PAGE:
Jay Thompson is a former brokerage owner who spent over six years working for Zillow Group. He retired in August 2018 but can’t seem to leave the real estate industry behind. His weekly Inman column publishes every Wednesday.
Time is a great equalizer — the poorest of the poor have the same amount of time as the filthy rich. One day is 24-hours, everywhere (well, everywhere on planet Earth), one week is seven days, one year is fifty-two weeks. We all have a finite amount of time in this life, so we shouldn’t waste it.
Volumes have been written on how to get the most from your time and manage it (and the best and worst ways to spend time). It’s been mentioned in literature and song since, well, time immemorial. But for our purposes, let’s look at the biggest problem areas for agents.
1. Scanning social media
When the topic first came to mind, I thought it would be easy to peel off 1,500-ish words of wisdom and make a shortlist of “time-wasters to avoid.” If anything, I was concerned that I wouldn’t be able to keep it short.
That fear came to a grinding halt as I couldn’t get past a singular waste of time — social media, and in particular, Facebook.
We spend an exorbitant amount of time in the social media space. Facebook tends to be the predominant social media time-suck. But Instagram, Twitter, TikTok and, most recently, Clubhouse are all viable candidates for time-waster of the year.
This isn’t to say that all the time and energy spent on social media is wasted, far from it. These platforms offer viable ways to learn, teach and reach targeted audiences with well-placed advertisements. Never has it been easier for someone to produce and distribute content. Social media can be fantastic for both the content creator and content consumer.
It’s that scope, reach and ease of use that also makes social media ripe for abuse and misuse. There is clear addiction potential, and like any addiction, that poses the potential for great harm.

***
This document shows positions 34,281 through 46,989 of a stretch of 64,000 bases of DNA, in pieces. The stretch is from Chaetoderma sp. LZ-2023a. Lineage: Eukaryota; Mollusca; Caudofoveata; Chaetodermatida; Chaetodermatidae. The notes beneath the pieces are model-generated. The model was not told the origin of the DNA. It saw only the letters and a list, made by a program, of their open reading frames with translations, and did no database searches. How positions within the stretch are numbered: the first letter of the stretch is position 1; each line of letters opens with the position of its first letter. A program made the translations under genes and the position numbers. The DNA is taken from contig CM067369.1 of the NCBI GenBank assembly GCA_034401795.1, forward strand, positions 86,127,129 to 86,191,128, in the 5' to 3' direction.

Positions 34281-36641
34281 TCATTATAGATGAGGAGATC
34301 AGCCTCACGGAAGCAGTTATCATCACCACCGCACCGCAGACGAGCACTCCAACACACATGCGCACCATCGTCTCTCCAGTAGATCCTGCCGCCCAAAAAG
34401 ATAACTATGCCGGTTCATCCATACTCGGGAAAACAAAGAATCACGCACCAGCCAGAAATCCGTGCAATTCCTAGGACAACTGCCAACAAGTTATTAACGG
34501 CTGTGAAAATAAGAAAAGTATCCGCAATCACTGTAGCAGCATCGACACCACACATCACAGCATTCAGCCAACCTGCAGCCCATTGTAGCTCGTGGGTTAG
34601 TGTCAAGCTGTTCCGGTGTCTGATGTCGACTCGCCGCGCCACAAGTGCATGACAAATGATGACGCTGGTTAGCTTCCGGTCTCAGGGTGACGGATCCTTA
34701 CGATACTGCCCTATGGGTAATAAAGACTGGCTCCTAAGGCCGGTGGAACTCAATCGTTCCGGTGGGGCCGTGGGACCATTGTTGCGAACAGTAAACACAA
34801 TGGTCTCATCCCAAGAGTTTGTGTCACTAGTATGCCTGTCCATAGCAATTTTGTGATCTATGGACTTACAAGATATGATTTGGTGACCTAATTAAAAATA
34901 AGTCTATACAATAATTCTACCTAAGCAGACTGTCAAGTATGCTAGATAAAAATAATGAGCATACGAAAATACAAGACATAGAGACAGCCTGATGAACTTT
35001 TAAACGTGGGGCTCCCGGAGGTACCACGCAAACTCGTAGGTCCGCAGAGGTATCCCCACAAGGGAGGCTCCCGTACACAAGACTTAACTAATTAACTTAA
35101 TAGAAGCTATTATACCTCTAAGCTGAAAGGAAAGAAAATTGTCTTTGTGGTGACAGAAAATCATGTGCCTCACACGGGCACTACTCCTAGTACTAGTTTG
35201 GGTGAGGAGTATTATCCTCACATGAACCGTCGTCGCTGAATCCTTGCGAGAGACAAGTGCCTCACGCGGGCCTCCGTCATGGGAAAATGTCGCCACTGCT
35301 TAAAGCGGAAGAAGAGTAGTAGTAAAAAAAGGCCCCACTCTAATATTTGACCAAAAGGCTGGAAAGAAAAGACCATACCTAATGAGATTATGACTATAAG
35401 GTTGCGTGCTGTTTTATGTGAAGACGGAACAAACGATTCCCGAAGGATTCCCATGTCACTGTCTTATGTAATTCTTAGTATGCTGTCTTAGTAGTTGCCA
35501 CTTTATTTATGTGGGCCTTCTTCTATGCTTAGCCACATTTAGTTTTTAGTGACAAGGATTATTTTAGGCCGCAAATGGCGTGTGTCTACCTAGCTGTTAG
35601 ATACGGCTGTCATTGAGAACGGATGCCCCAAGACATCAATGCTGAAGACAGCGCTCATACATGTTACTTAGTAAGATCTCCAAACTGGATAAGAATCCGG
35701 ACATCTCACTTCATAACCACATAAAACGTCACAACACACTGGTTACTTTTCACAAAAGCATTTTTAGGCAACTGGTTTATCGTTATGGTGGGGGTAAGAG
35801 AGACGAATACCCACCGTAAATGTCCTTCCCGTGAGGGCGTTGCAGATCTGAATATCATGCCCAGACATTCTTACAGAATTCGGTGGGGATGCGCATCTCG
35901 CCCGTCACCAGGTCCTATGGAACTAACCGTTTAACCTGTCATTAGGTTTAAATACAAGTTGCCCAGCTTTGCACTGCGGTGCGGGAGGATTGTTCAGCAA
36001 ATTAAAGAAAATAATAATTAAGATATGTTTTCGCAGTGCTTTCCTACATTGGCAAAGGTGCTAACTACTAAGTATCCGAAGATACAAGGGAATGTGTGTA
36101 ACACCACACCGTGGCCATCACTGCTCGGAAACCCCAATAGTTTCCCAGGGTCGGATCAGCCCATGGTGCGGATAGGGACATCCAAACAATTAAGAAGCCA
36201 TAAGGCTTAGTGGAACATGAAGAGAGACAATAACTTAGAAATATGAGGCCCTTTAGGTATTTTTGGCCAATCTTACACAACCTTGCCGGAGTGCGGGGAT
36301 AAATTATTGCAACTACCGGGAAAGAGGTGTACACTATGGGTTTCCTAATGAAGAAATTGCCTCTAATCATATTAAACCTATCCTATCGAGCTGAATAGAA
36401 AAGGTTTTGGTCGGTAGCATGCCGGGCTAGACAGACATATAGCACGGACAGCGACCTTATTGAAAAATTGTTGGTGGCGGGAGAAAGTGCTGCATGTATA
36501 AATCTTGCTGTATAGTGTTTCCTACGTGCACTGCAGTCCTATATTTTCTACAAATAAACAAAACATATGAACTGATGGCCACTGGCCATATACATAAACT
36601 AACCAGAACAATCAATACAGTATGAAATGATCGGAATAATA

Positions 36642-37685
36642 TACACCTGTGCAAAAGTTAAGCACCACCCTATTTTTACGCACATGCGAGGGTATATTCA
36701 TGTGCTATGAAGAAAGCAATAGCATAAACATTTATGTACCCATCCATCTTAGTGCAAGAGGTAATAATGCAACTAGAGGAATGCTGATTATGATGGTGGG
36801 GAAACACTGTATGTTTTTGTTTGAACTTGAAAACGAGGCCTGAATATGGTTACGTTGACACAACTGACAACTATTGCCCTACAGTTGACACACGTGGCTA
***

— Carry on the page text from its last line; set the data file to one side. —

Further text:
2. Complaining about and attacking individuals and businesses
Talk about a complete waste of time and energy. First, what good can possibly be achieved with name-calling someone or bad-mouthing a business? I guess if you intend to hurt someone’s feelings, you may be successful. If you think the business you love to hate will change its ways because you don’t like it, well, think again.
Unless you just enjoy tossing people and businesses under the bus, why not just stop patronizing said businesses? Why torture yourself?
3. Having hurt feelings
Spending time feeling hurt about something said on social media is more pointless and wasted time and energy. I was on the receiving end of many a rant, personal attack and accusation when I worked for Zillow Group. My family was attacked and even directly threatened.
At first, these attacks hurt. Sometimes deeply. It took a while, but I learned not to care what others think and say about me. I think most people in a position where they encounter juvenile name-calling and attacks eventually learn to realize it’s them, not me. So if you intend to hurt someone’s feelings (and what else could the goal possibly be?), you should be aware that you’re just wasting your time. You’re also doing more damage to your name and reputation than you’re dishing out.
Use social media for your enrichment or to share useful things with others. Name-calling, attacking, speculation, venting, ranting — all are just a waste of time and energy that you could apply for good elsewhere.
Before I started writing this column, I asked on my Facebook profile, “What do you feel are the biggest time/energy wasters to avoid?” There were some terrific answers, and I encourage you to read that public thread. Facebook and social media were the top mentions for the biggest time-wasters, but several other things are worth mentioning.
It’s easy to think you’re getting more done if you are multitasking. That just seems to make sense. After all, if you’re doing two or three things at once, you’re getting two or three times the work done, right?
Wrong. What you are doing is part of three tasks and likely making mistakes. Focus. Do one thing, do it well, and move on to the next job.
Go ahead, Google something like, “Why multitasking doesn’t work,” and you’ll find a lifetime of reading. The science is clear; multitasking doesn’t work.
5. Poor planning